By David Fogarty
SINGAPORE (Reuters) - An emerging El Nino weather pattern is likely to have only a modest impact on crops and mining in Australia and could benefit sugar cane growers in Queensland, a senior forecaster said.
Drier conditions have already settled in over much of the country, with August rainfall to date only about 20 percent of normal, said Andrew Watkins, manager of climate prediction at Australia's Bureau of Meteorology's National Climate Centre.
But full-blown drought was not in the forecast for the coming months, he said.
Anxiety has been growing about the impacts of the developing El Nino in the Pacific Ocean.
Drought in other parts of the globe has sent food prices soaring and the worry is El Nino will hurt more crops and fuel even higher price rises. Australia is the world's number two wheat exporter and the third largest sugar exporter.
"The odds are there for drier than normal conditions - eastern Australia particularly and northern Australia as well later on when it comes to the monsoon," Watkins said in an interview from Melbourne.
El Nino is a periodic warming of the eastern tropical Pacific Ocean and typically weakens or even reverses the trade winds that normally blow to the west. The winds are a key driver for rainy weather in Southeast Asia and parts of Australia.
Miners, oil and gas firms in the U.S. Gulf and insurers are also following the event closely because El Nino can trigger global weather chaos - typically drought in Australia, Southeast Asia and India and floods and storms in parts of South and North America. Severe El Ninos in the past have killed thousands of people and caused billions in damage.
Watkins said El Ninos typically means fewer cyclones forming around northern Australia from November to April. That means coal, iron ore and bauxite miners, as well as oil and gas rigs and liquefied natural gas production plants will likely face fewer disruptions, a marked change from 2010-12.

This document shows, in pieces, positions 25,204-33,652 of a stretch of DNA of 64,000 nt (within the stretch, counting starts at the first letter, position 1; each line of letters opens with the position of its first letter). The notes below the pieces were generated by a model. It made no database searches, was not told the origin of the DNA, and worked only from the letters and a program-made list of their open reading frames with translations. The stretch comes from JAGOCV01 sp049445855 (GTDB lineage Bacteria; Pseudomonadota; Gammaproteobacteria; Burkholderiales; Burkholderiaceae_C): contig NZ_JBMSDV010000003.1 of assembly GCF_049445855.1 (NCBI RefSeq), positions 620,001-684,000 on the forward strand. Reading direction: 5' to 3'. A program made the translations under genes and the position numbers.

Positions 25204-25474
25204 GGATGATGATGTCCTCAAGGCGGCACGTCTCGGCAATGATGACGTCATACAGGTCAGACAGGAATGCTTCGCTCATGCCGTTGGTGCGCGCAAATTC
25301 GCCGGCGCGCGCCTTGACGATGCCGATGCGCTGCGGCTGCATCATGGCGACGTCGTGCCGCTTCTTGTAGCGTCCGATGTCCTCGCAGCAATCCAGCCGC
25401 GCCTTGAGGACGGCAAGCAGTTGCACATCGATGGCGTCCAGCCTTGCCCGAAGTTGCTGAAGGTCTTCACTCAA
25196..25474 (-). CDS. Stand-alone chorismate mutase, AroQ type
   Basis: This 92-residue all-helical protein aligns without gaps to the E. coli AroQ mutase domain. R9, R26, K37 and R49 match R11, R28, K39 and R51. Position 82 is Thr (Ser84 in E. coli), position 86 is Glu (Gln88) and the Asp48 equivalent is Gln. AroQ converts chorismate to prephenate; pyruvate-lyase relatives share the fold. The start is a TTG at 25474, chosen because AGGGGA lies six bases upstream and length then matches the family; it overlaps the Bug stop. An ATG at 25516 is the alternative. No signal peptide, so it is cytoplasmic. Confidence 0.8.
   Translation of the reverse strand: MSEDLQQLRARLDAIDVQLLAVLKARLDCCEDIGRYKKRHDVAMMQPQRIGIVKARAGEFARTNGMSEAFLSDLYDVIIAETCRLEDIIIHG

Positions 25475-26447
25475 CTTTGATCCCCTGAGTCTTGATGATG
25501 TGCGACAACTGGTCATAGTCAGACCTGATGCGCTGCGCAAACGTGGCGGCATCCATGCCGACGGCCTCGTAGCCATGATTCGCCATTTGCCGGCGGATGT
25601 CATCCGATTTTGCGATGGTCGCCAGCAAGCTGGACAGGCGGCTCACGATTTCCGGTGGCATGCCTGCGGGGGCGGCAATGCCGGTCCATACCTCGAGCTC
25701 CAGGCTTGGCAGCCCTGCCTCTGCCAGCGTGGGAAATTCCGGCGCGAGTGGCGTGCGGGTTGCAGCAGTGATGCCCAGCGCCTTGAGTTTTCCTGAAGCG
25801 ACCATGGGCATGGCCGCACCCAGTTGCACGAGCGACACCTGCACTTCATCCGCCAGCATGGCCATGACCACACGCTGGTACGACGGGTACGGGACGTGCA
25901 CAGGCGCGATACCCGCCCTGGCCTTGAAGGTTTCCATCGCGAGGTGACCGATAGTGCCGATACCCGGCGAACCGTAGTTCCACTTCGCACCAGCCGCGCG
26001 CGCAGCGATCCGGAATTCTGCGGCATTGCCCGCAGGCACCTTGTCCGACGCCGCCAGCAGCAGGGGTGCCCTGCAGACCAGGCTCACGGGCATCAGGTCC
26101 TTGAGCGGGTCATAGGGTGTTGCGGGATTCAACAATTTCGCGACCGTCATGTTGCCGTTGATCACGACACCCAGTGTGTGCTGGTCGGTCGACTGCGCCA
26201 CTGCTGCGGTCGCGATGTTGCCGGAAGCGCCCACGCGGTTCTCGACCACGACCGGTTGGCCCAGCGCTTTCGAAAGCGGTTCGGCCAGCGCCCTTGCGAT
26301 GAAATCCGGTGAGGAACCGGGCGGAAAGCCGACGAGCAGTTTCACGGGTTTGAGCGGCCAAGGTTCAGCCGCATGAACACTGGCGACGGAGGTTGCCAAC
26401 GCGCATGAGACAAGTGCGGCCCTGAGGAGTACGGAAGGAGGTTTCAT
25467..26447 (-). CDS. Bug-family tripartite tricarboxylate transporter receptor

El Nino's polar opposite, La Nina, typically brings floods and more storms to Australia and Southeast Asia. Back-to-back La Nina events in 2010-12 flooded coal mines in Queensland, shutting some for months and costing billions in lost production.
SAME BUT DIFFERENT
Japan this month declared a weak El Nino was under way but Australia and the United States have been more cautious because it has yet to have a significant impact on atmospheric circulation patterns in the Pacific.
"I think it's going to probably bubble along close to the threshold to some degree - it may well tease us for a little while longer," Watkins said.
For large parts of Australia's main agricultural zones, soil moisture remains average to above average, providing a buffer for drier months. The wheat-growing areas of western Victoria state and the southwest of Western Australia were the exception, he said, after recent very dry weather in those regions.
Drier weather after recent rains will help the sugar cane harvest in Queensland, he added.
Globally, computer models used by weather agencies also show that, on average, a mild El Nino will form.
The problem is no two El Ninos are the same. A 1997-98 event, one of the strongest on record, had only a weak impact on crops in Australia but a severe impact on Southeast Asia.
Yet weak to moderate El Ninos of 2002-03 and 2006-07 caused widespread crop losses in Australia.
The 2002-03 El Nino slashed the wheat crop to 10.1 million tonnes from 24.3 million in 2001-02, according to the Australian Bureau of Agricultural and Resource Economics and Sciences.
That is because in some El Ninos, the warming shifts more towards the central Pacific. In the past, such events tended to trigger drier conditions in Australia and Southeast Asia.
The current emerging event is also showing signs of similar ocean warming in the central tropical Pacific, Watkins said, adding there was a trend towards more of this type of El Nino.
"So this is one to watch. The science isn't settled but there is something to suggest they have a little bit more impact than if they were purely an eastern Pacific event."
(Editing by Robert Birsel)